Suburban theaters play the most important role of all
I was lucky enough to attend the Sydney Theater Awards this week. The literal part of me was a bit disappointed when it turned out that no theaters or stages were nominated for the awards, only the players in and on them. As well as the arrangers, choreographers, composers, costume designers, directors, lighting designers, producers, set designers and sound designers.
I would give the theater award to the Hayes Theater in Potts Point. I’ve maintained my unbeatable run last at a party and just discovered this gem last year. I’m not a professional theater critic, so I can’t comment on my friend Darren’s maxim that good theater must smell like feet, and it’s perhaps best not to take the olfactory route as they are directing urine citywhich was awarded 4 stars herald critic John Shand.
This wonderful institution plays a significant role in the career development of the next generation in all of the professions listed above. In an industry where people really need a break to break a leg, Hayes plays a crucial role in nurturing talented newcomers alongside veteran professionals. It’s a crucial role because, as I’ve found, it’s not about wearing tights, talking while holding a skull, and the rest is just profit. You must be able to sing, wave your arms, write music, create sounds, create lights, and set a stage to make Potts Point feel like West Side New York without people bumping into the furniture. You have to be able to identify talent that can make a character make us believe, and then round up all the talent you’ve gathered to hold it together, dress it up, and solve all the production issues of budgets, people, and props. It’s a huge undertaking, with the added pressure of making it look easy to the audience.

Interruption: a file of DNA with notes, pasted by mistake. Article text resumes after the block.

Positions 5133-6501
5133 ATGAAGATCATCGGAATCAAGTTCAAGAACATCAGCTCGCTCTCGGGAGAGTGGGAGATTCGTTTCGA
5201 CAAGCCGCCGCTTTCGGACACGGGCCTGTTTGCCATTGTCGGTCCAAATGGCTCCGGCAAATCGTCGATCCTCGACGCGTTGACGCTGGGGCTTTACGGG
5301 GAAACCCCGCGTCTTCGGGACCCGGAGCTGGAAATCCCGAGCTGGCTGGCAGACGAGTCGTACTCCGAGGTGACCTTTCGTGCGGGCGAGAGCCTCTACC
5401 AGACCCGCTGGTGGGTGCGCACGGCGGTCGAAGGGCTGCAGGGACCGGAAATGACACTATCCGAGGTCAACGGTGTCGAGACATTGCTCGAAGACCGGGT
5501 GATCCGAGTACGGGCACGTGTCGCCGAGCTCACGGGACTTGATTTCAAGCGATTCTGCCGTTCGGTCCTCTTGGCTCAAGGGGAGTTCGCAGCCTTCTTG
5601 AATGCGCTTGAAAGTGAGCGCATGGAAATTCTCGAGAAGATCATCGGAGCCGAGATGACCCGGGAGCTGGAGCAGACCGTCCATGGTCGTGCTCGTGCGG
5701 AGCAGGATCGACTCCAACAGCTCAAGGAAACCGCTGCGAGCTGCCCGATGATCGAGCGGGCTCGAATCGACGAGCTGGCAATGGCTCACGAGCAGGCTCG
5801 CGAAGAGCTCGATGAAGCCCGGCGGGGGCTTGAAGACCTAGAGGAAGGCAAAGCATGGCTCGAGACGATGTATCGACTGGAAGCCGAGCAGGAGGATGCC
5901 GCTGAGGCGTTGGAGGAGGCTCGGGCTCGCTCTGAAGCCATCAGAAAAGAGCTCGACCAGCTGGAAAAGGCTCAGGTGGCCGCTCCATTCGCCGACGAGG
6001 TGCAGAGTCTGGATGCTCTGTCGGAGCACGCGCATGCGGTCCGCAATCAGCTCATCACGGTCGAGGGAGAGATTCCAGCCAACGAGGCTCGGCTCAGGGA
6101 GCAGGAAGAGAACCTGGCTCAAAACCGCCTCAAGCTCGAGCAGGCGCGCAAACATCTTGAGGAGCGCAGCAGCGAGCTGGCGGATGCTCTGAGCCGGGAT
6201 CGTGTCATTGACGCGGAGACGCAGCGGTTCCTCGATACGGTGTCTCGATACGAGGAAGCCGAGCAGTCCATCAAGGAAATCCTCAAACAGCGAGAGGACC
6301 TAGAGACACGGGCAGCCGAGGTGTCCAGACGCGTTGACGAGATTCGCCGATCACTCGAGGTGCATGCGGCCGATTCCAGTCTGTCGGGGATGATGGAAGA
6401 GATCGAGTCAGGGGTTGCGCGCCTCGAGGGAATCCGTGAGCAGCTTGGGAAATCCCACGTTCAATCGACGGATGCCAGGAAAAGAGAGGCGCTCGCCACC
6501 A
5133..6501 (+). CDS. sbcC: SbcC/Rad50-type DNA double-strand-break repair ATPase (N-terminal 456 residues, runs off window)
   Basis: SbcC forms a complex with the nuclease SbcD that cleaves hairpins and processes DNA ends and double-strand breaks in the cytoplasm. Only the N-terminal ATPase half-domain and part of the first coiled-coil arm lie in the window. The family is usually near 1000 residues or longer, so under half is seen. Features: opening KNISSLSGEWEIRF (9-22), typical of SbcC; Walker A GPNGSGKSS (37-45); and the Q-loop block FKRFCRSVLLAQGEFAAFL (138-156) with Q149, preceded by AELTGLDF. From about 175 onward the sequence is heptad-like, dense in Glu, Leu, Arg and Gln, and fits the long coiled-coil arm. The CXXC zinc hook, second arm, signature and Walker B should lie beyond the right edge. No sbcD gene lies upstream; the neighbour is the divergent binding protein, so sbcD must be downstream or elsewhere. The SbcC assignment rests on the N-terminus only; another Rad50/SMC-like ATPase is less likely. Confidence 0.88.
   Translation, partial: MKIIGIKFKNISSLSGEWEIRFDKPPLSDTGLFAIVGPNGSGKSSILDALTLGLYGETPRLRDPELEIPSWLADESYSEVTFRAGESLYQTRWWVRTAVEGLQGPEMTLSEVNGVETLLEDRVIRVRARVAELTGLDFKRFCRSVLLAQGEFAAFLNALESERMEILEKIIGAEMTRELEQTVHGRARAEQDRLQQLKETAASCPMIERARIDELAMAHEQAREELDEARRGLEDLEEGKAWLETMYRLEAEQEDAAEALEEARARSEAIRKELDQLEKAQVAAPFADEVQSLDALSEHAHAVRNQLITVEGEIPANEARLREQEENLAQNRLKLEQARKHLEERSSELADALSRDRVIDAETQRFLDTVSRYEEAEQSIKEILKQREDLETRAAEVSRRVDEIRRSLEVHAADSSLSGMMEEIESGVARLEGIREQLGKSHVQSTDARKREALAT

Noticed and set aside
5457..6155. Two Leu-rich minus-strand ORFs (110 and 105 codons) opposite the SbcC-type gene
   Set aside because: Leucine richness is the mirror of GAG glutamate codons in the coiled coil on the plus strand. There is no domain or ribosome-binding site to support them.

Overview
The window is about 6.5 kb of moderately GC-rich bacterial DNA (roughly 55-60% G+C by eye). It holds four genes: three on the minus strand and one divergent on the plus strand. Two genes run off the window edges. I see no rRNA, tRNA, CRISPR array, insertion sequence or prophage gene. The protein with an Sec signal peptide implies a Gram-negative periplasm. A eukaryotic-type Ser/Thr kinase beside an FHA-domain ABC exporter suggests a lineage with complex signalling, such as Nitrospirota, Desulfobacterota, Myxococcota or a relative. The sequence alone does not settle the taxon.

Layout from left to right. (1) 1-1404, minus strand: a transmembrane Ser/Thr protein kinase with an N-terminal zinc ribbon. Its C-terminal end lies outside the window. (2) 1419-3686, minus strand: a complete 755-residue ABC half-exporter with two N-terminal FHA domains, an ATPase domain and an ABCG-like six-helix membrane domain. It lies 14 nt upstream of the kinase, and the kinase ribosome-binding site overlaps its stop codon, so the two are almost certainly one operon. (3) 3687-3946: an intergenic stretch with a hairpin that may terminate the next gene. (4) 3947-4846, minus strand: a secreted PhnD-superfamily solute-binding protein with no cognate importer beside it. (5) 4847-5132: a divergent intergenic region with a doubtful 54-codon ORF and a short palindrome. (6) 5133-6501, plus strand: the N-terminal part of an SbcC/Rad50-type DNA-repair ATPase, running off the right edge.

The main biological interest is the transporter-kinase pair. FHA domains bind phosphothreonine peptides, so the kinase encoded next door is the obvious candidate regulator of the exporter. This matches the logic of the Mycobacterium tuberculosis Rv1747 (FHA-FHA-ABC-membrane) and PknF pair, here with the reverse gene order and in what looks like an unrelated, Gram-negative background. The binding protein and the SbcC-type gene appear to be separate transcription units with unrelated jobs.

Noel Coward is famous for his career advice to Ms Worthington not to put her daughter on the stage. It’s a precarious job. The presence of so many artists makes it an exciting place to work, but as Lifetime Achievement Award winner and producer John Robertson half-jokingly pointed out, it has its share of difficult people. The combination of artistic sensibility and a precarious work life will do that to a person.
Fortunately, the Hayes Theater ignores Coward’s advice and positively encourages people to go to the theater. They think it’s nice work if you can get it. Last year they actually staged a production of the George and Ira musical Good job if you can get it, which won several Sydney Theater Awards. Deserved because it was such a brilliant production. Speaking to a cast member this week, I was disappointed to hear that main stage theaters have yet to commit to bringing this to a wider audience the company deserves.
Theater work is vulnerable work. Careers depend not only on the public playing their part as audiences, but also on entire companies and productions, and therefore careers can depend on the whims of both independent and large stage theaters as well as sponsors. For this reason, the Hayes should not least be recognized for their career development.
dr Jim Bright, FAPS, owns Bright and Associates, a career management consultancy, and is a director of Ed Tech startup Become Education. Email Opinion@jimbright.com. Follow him on Twitter @DrJimBright.
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https://www.smh.com.au/business/workplace/suburban-theatres-play-the-most-important-role-of-all-20230125-p5cfc3.html?ref=rss&utm_medium=rss&utm_source=rss_business Suburban theaters play the most important role of all